Gambian Vice President Reaffirms Gov’t Commitment to Protecting Children

Gambian Vice President Reaffirms Gov’t Commitment to Protecting Children

The vice president and minister of Women’s Affairs, Aja Fatoumatta Jallow-Tambajang, has reaffirmed government’s continued commitment towards protecting and promoting the rights of all children in The Gambia including access to digital technology.

“It is important that the school and the education system to introduce technology for children at school,” she said. “We are throwing again that challenge to you, UNICEF and other member agencies to provide every child; like in Kenya and in South Africa; and in developed world, every child a laptop,”

VP Jallow-Tambajang was speaking at a hotel in Senegambia during the launching of the State of the World’s Children Report 2017. This year’s report is titled ‘Children in a Digital World.’ The report examines and documents how digital technology is impacting on children
Digital technology, VP Jallow noted, has changed the world in bringing positive opportunities for growth and learning. “More children are going online and it’s increasingly changing their progresses associate with childhood and opportunities for their development,” she said.

According to her, access to internet connectivity has become a game changer for marginalised children, pointing out that helping them to fulfill their potentials would be a landmark in the development process.

Launching the report, the first lady, Fatoumatta Bah-Barrow, underscored the significance of the forum.

She emphasised on the continued significant contribution of UNCIEF to children’s education, health, nutrition and protection in The Gambia, saying she has no doubt that UNICEF will continue the crusade.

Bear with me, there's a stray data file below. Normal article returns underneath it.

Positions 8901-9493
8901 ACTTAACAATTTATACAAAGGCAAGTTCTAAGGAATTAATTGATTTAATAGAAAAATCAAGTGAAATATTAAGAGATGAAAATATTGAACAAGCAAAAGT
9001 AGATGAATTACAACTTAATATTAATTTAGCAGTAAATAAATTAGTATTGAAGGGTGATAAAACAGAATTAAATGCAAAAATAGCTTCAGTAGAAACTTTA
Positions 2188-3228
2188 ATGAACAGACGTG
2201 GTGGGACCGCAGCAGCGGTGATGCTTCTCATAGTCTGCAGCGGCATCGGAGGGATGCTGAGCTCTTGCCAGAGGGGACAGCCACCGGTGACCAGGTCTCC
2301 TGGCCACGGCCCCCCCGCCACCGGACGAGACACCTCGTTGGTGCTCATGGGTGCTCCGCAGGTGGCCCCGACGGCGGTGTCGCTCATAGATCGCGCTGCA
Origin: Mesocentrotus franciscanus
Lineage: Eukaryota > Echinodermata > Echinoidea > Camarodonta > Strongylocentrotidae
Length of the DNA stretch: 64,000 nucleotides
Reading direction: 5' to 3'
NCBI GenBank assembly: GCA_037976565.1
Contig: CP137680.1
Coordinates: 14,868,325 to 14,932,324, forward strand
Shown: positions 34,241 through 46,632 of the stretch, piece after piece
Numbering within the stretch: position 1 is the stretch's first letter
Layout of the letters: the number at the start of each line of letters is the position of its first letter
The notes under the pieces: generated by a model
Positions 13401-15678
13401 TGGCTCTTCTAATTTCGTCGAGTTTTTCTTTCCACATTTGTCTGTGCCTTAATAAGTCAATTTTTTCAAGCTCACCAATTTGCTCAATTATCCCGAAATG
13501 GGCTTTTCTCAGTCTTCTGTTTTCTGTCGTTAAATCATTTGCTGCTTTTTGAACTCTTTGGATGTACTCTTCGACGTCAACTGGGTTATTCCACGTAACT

She said every year UNICEF and its partners globally share the report on the state of children all over the world. “As the world move towards a digital era, the children naturally become part of this technological shift, hence, the theme of the 2017 report is Children’s in a Digital World,” she noted.

Today in The Gambia, she went on, and many other part of the world, digital technology is dominating “our lives through the use of mobile phones, internet banking among others.”

Madam Barrow added that the positive gains of digital technology is evidence in every aspect of our lives, however, the negative consequences on our lives and that of our children cannot be ignored, she said.

The minister of Information, Communication and Infrastructure, Demba Ali Jawo said in the last few years, government and educators have recognised the exceptional promises of ICT to foster teaching and learning in schools even at primary level.

The government of The Gambia, Minister Jawo added, has made huge strides in its efforts to providing nationwide accessibility to reliable and affordable internet.

The government, he noted, is also cognizant of the fact that this technological advancement is a double agent sword and if not properly managed, it will potentially explore our children on cyber problem associated with the internet.

The UNICEF Rep. in The Gambia, Sandra Lattouf spoke at length on the significance of The State of the World’s Children report. She said “we need to make sure that digital technology is accessible to children and also to make sure that they are protected from internet problem related issues.

She reaffirms UNICEF’s continued commitment towards the development of The Gambia.


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